Posted on Wednesday, October 29th, 2014.
Stephen E. Trimboli, Esq.
Trimboli & Prusinowski, L.L.C.
An employee terminated following a disciplinary hearing over his misuse of employer property failed to present sufficient evidence to show that the employer’s decision maker was motivated by racial animus or retaliatory motive.
Joseph v. New Jersey Transit Rail Operations, Inc. — F.Appx. —-, 2014 WL 4723747, C.A.3 (N.J.), September 24, 2014, available at www2.ca3.uscourts.gov/opinarch/134430np.pdf
Plaintiff, an African-American male, was terminated after a two-day disciplinary hearing relating to Plaintiff’s misuse of a machine called “the 801,” used to construct and maintain railroads. New Jersey Transit’s Chief Track Engineer decided to terminate Plaintiff after reviewing the hearing transcript and conferring with two of the individual Defendants. New Jersey Transit then appointed a Hispanic male to replace Plaintiff. Plaintiff responded by filing suit against New Jersey Transit and three supervisors, alleging race discrimination and unlawful retaliation under 42 U.S.C. Section 1981 and the New Jersey Law Against Discrimination, N.J.S.A. 10:5-1, et seq. (“NJLAD”). The Third Circuit affirmed the District Court’s granting of summary judgment to Defendants.
Plaintiff argued that the District Court failed to consider the “subordinate bias” theory of discrimination, also known as the “cat’s paw” theory. He argued that one of the Defendants, Plaintiff’s immediate supervisor, possessed racially motivated bias that allegedly “tainted” the Chief Track Engineer’s decision to terminate him. This argument was rejected due to the lack of any evidence that Plaintiff’s immediate supervisor actually was motivated by racial bias.
The only even arguable evidence of possible racial bias was a comment from a second individual Defendant, a supervisor not involved in the 801 misuse incident. Plaintiff quoted that supervisor as stating, “I do not know what’s wrong with you people.” However, the phrase, “you people,” is too ambiguous when used in isolation to constitute direct evidence of discrimination. “Although we do not doubt that racial animus will sometimes lurk beneath the surface of this phrase, something more than speculation is needed to connect those dots.” Further, even if the phrase did constitute direct evidence of bias on that supervisor’s part, there was no evidence that the actual decision maker – the Chief Track Engineer – was motivated by Plaintiff’s race.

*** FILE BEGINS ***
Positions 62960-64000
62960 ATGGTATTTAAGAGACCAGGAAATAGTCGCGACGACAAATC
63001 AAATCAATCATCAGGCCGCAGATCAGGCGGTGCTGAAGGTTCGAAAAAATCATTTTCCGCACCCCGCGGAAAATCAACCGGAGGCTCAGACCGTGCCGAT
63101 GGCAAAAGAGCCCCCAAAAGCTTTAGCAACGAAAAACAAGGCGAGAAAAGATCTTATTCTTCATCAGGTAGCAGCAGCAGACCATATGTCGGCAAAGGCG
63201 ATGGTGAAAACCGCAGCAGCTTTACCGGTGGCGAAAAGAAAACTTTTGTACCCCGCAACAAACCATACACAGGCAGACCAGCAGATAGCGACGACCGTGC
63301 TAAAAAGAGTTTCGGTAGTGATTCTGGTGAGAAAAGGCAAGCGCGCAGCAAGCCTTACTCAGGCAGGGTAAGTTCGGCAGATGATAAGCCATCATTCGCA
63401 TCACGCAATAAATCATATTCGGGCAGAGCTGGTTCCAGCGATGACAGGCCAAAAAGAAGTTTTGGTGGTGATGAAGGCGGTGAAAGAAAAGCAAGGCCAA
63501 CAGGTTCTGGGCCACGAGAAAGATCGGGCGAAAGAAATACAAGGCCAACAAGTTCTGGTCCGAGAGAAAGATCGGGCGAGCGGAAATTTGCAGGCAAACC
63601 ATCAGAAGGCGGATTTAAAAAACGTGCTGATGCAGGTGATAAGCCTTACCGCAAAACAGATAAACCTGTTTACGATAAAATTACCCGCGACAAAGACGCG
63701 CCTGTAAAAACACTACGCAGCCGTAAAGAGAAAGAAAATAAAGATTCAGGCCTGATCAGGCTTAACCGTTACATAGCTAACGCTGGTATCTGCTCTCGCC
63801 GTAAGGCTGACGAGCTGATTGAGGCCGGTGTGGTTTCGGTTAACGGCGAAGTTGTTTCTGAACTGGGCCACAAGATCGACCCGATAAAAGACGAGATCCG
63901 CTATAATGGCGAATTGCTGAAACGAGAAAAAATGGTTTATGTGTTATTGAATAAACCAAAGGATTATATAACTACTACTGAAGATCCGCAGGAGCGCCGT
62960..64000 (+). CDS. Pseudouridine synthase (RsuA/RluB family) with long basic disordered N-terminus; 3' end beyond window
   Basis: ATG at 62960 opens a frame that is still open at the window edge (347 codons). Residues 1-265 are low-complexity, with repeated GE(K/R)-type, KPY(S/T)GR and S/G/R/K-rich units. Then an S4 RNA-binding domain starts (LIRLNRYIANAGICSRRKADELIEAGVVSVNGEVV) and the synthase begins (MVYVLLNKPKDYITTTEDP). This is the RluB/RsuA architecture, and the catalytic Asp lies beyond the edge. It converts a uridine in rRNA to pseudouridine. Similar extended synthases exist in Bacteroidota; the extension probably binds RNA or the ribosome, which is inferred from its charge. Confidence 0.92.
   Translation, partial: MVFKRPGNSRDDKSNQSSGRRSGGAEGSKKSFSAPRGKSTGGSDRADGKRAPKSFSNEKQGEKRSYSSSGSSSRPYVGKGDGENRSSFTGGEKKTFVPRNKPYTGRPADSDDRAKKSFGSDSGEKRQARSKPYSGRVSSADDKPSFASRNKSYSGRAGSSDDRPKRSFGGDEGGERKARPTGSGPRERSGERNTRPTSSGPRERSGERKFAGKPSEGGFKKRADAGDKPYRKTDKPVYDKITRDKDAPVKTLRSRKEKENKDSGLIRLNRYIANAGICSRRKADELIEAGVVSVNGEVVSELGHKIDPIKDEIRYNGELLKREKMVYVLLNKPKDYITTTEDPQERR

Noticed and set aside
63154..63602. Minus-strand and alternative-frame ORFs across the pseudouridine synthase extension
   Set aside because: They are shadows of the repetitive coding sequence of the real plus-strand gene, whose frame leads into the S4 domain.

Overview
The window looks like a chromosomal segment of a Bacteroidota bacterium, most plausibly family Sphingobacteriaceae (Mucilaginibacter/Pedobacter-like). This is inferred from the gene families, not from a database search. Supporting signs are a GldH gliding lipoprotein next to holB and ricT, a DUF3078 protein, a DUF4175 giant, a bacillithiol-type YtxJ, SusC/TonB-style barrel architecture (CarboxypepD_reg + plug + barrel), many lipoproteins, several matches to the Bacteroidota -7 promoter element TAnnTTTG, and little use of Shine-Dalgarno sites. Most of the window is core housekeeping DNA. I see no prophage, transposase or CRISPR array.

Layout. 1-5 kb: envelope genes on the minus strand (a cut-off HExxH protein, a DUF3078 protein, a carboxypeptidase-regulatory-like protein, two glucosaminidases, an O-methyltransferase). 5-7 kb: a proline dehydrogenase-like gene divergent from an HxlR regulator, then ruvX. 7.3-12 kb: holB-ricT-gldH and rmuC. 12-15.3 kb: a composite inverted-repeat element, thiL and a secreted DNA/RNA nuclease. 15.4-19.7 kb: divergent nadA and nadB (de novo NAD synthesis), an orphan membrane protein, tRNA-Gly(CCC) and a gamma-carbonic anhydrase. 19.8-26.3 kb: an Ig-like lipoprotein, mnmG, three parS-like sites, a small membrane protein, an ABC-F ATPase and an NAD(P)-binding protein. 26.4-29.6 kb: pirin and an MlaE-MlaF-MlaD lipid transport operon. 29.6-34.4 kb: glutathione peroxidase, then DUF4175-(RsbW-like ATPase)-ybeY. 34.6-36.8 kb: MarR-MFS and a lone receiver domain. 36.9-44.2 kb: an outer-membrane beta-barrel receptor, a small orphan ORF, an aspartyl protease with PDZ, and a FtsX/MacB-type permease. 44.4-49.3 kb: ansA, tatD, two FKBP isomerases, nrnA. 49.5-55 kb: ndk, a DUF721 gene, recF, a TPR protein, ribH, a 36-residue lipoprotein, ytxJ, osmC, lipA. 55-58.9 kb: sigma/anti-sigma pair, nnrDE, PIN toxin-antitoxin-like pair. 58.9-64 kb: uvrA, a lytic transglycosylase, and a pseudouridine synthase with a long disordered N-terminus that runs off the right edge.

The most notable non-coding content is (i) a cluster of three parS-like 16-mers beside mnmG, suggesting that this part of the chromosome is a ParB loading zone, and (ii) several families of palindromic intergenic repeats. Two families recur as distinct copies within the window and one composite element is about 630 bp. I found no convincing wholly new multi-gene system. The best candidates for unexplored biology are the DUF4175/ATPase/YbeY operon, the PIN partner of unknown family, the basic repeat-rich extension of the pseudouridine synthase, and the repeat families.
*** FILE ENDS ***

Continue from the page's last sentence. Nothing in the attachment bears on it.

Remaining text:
Plaintiff’s retaliation claim was also rejected. To sustain a retaliation claim under either 42 U.S.C. Section 1981 or the NJLAD, a claimant must show (1) that he or she engaged in protected activity; (2) that he or she was thereafter subjected to an adverse employment decision; and (3) that there is a causal link between the protected activity and the adverse employment decision. The Third Circuit focuses “on two main factors in finding the causal link necessary for retaliation: timing and evidence of ongoing antagonism.” Abramson v. William Paterson College of N.J., 260 F.3d 265, 288 (3d Cir. 2001). Plaintiff asserted that he once posed the question to his immediate supervisor, “Is it because I’m black?” However, Plaintiff admitted that his immediate supervisor never answered the question, and there was no evidence that the immediate supervisor or anyone else ever acted on the question. The Chief Track Engineer did not know that Plaintiff had ever placed that question to the immediate supervisor. And because the decision to terminate Plaintiff occurred several months after Plaintiff posed the question, timing alone could not establish a causal link. Nor was there evidence of ongoing antagonism. As such, Plaintiff’s retaliation claims were properly dismissed.
A temporary employee terminated for inadequate job performance failed to present sufficient evidence to show that the decision to terminate him was motivated by discriminatory animus or retaliatory motive.
Farzan v. The Vanguard Group, et al., — F.Appx. —-, 2014 WL 4723768, C.A.3 (N.J.), September 24, 2014, available at www2.ca3.uscourts.gov/opinarch/141340np.pdf